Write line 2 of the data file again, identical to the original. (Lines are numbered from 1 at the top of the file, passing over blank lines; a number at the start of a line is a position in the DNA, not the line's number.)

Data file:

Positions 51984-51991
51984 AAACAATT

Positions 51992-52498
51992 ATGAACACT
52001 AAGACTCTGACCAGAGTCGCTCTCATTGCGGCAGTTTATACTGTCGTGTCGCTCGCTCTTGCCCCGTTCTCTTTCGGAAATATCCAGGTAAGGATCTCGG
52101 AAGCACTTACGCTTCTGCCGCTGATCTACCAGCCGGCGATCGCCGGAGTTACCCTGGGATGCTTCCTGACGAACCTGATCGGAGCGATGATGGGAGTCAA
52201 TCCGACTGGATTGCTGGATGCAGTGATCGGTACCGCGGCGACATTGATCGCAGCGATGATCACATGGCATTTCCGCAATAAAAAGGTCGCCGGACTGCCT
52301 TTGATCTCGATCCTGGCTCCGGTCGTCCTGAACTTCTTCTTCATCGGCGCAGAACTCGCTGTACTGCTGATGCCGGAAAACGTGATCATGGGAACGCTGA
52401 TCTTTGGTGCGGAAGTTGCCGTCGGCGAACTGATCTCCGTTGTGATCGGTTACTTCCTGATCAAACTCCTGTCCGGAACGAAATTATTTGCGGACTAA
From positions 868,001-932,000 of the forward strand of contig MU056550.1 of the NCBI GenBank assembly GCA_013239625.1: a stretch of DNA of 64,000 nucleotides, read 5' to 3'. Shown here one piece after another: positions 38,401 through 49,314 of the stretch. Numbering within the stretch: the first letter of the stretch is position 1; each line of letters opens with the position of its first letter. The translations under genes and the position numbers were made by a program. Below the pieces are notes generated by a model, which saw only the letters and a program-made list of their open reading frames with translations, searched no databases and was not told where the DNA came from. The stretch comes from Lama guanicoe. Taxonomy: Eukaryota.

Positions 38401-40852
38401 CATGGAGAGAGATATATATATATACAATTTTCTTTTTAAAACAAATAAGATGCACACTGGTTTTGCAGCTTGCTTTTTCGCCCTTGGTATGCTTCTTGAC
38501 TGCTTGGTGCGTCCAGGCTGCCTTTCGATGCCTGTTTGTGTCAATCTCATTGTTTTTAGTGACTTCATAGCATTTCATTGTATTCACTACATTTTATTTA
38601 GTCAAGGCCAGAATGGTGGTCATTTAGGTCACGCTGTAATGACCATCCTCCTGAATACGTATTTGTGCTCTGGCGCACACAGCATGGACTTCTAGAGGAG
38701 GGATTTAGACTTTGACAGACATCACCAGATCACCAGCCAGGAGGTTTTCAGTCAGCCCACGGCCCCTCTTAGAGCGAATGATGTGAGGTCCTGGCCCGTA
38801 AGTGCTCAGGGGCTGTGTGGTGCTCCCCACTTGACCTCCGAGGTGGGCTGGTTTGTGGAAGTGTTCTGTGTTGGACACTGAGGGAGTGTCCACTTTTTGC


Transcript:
51984 AAACAATT